Showing 1-24 of 29 items found in History
This turn-of-the-century Victorian house was ordered through the Sears Roebuck catalog and assembled for only several hundred dollars.
The monument is a tribute to Swiss poet Heinrich Bosshard, who wrote Semparcherlied here in the 1850s.
One of the smallest country chapels in the world was built in Nashville in the late 1980s. Thousands of travelers from all over the globe have stopped to visit this miniature chapel.
Built in 1871 as a private residence, this building now holds hundreds of artifacts from the country including a display of period wedding dresses.
This Victorian adaptation of a Greek Revival home was built in the early 1800s. In addition to period furniture and vintage clothing, artifacts, and quilts, the museum contains an extensive research library and gift shop.
The museum focuses on the businesses that helped the city grow, particularly milling.
Memorabilia celebrating the city's growth from a coal-mining town to the present makes this a fascinating touchstone of local history.
Three properties -- Dr. Poos Home & Medical Museum; the Frank Schlosser Home, which includes a turn-of-the-century house, barn, harness shop, and commercial laundry; and the Joseph Schlosser Home -- make up the Museum complex.
There is a large collection of machinery and primitives dating back to the 1800s.
Memorabilia celebrating the city's growth from a coal mining town to the present makes this an interesting stop.
Visitors are invited to walk through this home, considered to be the oldest Greek Revival-style home in Illinois.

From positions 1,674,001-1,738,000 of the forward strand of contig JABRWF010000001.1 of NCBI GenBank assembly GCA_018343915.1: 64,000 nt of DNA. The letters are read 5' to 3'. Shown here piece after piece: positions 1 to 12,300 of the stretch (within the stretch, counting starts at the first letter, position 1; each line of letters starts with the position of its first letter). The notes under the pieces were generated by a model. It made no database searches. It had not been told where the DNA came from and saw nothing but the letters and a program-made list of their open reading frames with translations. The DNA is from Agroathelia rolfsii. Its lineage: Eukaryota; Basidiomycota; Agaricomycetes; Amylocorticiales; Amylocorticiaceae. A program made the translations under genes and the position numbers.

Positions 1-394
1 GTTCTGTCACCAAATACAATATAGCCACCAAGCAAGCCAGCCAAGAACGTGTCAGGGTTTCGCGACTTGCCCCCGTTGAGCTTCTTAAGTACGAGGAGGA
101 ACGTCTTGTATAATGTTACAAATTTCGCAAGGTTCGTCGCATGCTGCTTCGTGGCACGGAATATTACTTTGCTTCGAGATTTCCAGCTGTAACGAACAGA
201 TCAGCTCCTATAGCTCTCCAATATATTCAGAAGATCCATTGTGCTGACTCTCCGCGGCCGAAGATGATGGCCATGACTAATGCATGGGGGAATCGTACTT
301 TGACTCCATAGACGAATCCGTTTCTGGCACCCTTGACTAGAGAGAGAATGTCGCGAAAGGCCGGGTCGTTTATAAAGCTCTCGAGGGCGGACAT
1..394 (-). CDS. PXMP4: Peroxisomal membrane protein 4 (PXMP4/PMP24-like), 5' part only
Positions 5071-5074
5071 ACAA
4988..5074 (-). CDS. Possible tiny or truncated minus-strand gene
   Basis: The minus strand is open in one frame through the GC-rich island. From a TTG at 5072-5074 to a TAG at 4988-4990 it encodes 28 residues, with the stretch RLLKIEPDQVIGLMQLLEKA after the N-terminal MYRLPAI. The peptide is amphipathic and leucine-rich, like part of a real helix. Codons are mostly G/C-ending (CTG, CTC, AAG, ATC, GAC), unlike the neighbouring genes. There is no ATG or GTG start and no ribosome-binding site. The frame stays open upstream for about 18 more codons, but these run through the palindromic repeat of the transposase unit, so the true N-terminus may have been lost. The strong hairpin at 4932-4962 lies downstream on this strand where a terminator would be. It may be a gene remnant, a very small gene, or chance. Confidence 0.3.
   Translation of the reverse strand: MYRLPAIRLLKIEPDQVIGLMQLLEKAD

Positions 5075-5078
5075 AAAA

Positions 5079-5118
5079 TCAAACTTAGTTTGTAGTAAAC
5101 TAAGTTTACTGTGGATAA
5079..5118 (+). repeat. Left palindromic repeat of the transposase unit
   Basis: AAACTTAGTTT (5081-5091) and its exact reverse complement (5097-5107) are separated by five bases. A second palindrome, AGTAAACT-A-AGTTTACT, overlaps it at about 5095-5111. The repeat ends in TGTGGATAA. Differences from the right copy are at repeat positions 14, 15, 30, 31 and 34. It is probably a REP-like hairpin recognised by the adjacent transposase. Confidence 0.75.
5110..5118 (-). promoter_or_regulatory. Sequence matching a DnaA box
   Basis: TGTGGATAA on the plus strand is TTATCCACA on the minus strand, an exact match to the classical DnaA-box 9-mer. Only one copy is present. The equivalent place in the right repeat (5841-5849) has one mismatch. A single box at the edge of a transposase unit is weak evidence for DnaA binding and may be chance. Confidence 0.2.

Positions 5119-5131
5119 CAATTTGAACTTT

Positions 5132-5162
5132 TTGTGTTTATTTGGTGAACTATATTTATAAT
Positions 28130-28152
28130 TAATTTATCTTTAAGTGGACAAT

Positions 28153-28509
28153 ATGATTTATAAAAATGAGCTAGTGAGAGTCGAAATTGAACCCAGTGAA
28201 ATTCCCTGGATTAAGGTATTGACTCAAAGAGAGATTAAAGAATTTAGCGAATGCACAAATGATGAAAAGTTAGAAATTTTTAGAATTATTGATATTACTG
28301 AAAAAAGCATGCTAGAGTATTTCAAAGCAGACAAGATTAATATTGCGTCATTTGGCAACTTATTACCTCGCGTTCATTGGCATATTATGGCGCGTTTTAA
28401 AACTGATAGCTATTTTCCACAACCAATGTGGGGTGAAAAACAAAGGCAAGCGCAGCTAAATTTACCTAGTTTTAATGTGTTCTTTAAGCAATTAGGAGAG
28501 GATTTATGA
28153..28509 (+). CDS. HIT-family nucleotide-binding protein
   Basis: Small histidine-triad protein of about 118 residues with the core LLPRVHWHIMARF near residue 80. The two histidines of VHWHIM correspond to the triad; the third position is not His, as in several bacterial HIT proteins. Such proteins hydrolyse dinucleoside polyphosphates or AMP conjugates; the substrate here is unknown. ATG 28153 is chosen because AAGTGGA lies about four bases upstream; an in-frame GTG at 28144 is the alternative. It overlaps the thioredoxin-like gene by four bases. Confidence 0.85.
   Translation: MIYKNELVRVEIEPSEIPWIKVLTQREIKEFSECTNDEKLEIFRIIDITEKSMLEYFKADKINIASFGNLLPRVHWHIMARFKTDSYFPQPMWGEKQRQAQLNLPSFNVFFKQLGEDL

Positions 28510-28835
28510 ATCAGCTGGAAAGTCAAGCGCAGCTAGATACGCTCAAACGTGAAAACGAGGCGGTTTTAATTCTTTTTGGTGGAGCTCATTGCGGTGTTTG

The Labor & Industry Museum is the only public institution devoted to the history of the labor and industry of Belleville and southwestern Illinois. The centerpiece is Jumbo, a 19th-century steam engine along with coal mining, carpentry, and stove-making exhibits.
This building was the former home of Judge Sidney Breese, who came to Illinois from New York. He studied law here and became Assistant Secretary of the State of Illinois.
Stroll brick-paved St. Louis Street in the Lebanon Antiques District, where you’ll find more than 20 antique and specialty shops in this historic town that was founded in 1804, during the time of the Lewis & Clark expedition.
The log house gives a glimpse into local life in the 1800s. While at the park, visit the refurbished caboose and passenger train.
Joseph Koch, who along with eight other local miners died in a mine explosion in 1947, is depicted here.
An authentic log cabin located in the heart of Glen Carbon, it has the original ceiling rafters and attic floor. The sidewalks are made from a 1912 school building. The Cabin is used for group activities and community events. Tours by appointment.
The original wooden cross was erected in 1850 by a farmer in thanksgiving for his family being spared during a cholera epidemic. Subsequent owners of the property have repaired and replaced it.
Local and world histories are combined in these exhibits.
Visit an exact replica of a Civil War Fort complete with a jail, one-room home, livery, and log cabins.
The beautiful house is an example of an 1830s hotel. Charles Dickens once visited there in 1842 while researching a book he wrote on prairies in America.
Hundreds of interesting items amassed over a lifetime are housed in this unique gallery that was formally a working farm barn.
Located just outside the city of Carlyle, this historic 130-year-old bridge is one of the oldest suspension bridges in the area. The original bridge served as a crossing over the Kaskaskia River.